In this experiment, I focused on refactoring a task that leverages chunked data: calculating profiles. I first attempted to write a pure dask version of calculating a binned statistic equivalent to a yt 1D profile but performance wasn’t great and it wasn’t clear how to generalize the code. So instead I focused on building a delayed workflow that directly uses yt’s optimized 1d binning function, yt.utilities.lib.misc_utilities.new_binprofile1d. This approach can easily be extended across yt where we are performing collections and reductions across chunks. The modifications to the code would also be fairly minimal – mostly replacing MPI gathering operations with iterations over delayed dask objects (reminder: you would still be able to use MPI as normal, it’s just that dask would handle the MPI communications behind the scenes).

3. dask-unyt arrays (link)

In order to leverage dask wherever chunks are used, we need to be able to return dask arrays from the IO functions. In yt, however, our base arrays are unyt_array objects. So in this experiment, I built a rough dask-unyt array prototype. The basic approach was to create a new unyt class that is subclassed off of the base dask Array object (dask.array.core.Array) that behaves as a dask Array but carries units alongside in hidden unyt attributes. Since the initial attempt, I’ve started an improved implementation that does a better job of minimizing code duplication (hopefully a PR to unyt soon).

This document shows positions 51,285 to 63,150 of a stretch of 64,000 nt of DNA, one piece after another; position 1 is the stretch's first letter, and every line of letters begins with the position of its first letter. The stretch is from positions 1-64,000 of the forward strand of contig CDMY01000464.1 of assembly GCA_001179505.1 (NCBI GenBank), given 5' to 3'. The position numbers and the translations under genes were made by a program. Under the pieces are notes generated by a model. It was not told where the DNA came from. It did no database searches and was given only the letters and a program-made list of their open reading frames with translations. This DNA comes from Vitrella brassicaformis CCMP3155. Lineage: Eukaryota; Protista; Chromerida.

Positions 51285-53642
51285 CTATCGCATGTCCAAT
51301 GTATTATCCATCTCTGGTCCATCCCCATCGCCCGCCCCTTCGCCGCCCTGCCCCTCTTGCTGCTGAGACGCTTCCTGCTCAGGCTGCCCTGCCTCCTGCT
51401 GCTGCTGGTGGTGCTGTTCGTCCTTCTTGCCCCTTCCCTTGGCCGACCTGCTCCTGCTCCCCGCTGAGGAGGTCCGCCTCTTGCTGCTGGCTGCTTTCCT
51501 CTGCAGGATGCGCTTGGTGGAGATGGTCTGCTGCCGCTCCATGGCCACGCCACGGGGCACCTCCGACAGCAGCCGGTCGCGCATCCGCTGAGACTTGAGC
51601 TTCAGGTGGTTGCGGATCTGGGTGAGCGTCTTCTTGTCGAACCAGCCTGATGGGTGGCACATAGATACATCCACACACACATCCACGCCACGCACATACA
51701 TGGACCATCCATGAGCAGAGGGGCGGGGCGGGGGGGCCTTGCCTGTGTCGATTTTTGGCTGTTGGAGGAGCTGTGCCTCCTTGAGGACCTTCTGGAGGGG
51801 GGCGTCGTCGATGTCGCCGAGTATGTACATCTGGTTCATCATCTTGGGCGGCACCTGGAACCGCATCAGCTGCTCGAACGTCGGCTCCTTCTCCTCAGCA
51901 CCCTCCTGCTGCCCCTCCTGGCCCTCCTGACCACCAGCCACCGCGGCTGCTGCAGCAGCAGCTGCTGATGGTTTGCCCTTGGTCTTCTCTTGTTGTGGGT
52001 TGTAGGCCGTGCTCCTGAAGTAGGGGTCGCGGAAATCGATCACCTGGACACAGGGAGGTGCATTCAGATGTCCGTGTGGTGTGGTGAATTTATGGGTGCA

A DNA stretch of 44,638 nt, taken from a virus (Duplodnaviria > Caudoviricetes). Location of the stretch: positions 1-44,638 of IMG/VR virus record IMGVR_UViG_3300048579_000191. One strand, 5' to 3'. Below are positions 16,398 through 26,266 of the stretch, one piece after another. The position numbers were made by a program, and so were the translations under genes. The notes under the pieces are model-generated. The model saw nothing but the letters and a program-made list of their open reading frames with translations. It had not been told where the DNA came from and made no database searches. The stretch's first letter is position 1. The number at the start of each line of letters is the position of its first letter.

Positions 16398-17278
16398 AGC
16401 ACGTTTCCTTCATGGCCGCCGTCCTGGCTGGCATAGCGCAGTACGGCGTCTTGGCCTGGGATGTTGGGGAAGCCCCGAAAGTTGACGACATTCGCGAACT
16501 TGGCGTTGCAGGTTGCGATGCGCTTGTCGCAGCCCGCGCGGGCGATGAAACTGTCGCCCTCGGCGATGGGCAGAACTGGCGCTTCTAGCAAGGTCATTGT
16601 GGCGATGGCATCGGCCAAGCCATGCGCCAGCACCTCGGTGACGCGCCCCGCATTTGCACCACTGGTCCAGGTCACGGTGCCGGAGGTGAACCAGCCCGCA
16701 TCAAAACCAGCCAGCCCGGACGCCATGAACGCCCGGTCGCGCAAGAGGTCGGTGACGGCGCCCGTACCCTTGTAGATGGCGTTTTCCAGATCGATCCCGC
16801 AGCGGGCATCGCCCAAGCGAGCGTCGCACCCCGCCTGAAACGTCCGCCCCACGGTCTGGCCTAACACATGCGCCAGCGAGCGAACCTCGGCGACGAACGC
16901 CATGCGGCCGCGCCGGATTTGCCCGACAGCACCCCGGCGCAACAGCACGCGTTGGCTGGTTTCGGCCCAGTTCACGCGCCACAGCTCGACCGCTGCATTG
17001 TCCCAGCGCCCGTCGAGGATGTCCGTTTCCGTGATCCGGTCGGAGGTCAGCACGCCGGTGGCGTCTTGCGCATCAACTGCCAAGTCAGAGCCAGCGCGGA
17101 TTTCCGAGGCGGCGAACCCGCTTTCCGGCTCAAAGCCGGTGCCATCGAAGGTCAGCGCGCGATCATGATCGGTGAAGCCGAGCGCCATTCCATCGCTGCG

data IO complexity

Finally, it is worth noting that the work here, particularly in the above section on the daskified particle reader, is closely related to Matt Turk’s thoughts on frontend refactoring (Part 1, Part 2, Part 3). While his posts do not mention dask, there are some synergies with the present work. In refactoring to leverage dask, we should considers ways to simplify frontend development.

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Development plan

Now that I’ve worked through some isolated experiments in daskifying parts of yt, it makes sense to get a wider range of folks involved. Towards that end, I’m proposing the following work plan:

  • Stage 0: initial input from the yt community <—– We are Here
  • Stage 1: move development to the yt pipeline
  • Stage 2: particle dataset IO
  • Stage 3: chunk operations on delayed arrays
  • Stage 4: non-particle datasets (and more)

Stage 0: initial input from the yt community

This is the current stage. Do you love/hate any/all of this? Send me your ideas, thoughts, fears and hopes for yt + Dask! You can email me (chavlin@illinois.edu) or come and discuss on the yt slack channel.

Stage 1: move development to the yt pipeline (branch logistics)

So far, my development has mainly proceeded as standalone notebooks and modules in the DXL yt-dask-experiments repository. But in order to start fully devloping these new features, we need to move development into the yt pipeline. Given that these changes will take some time and will likely temporarily break many things, we need to isolate yt-Dask development from the main yt development . Towards that end, we can create a new dask_yt development branch, after which development would proceed via:

  • dask-specific PRs: these are PRs submitted directly to the dask_yt branch. They may introduce breaking changes.
  • “neutral” PRs: these are PRs that make non-breaking changes that are independent of dask and are submitted to yt’s master branch as normal PRs.

Occasionally, we merge yt master into dask_yt as neutral changes are merged into master (and as normal yt development occurs).

Stage 1 Tasks & Follow Up:

  • create the new dask_yt development branch.

Stage 2: particle dataset IO

The simplest place to start in actual refactoring is to implement a modified prototype particle reader within yt proper. While it will use dask to read the chunks, it can simply return expected in-memory dict with data and will not break anything.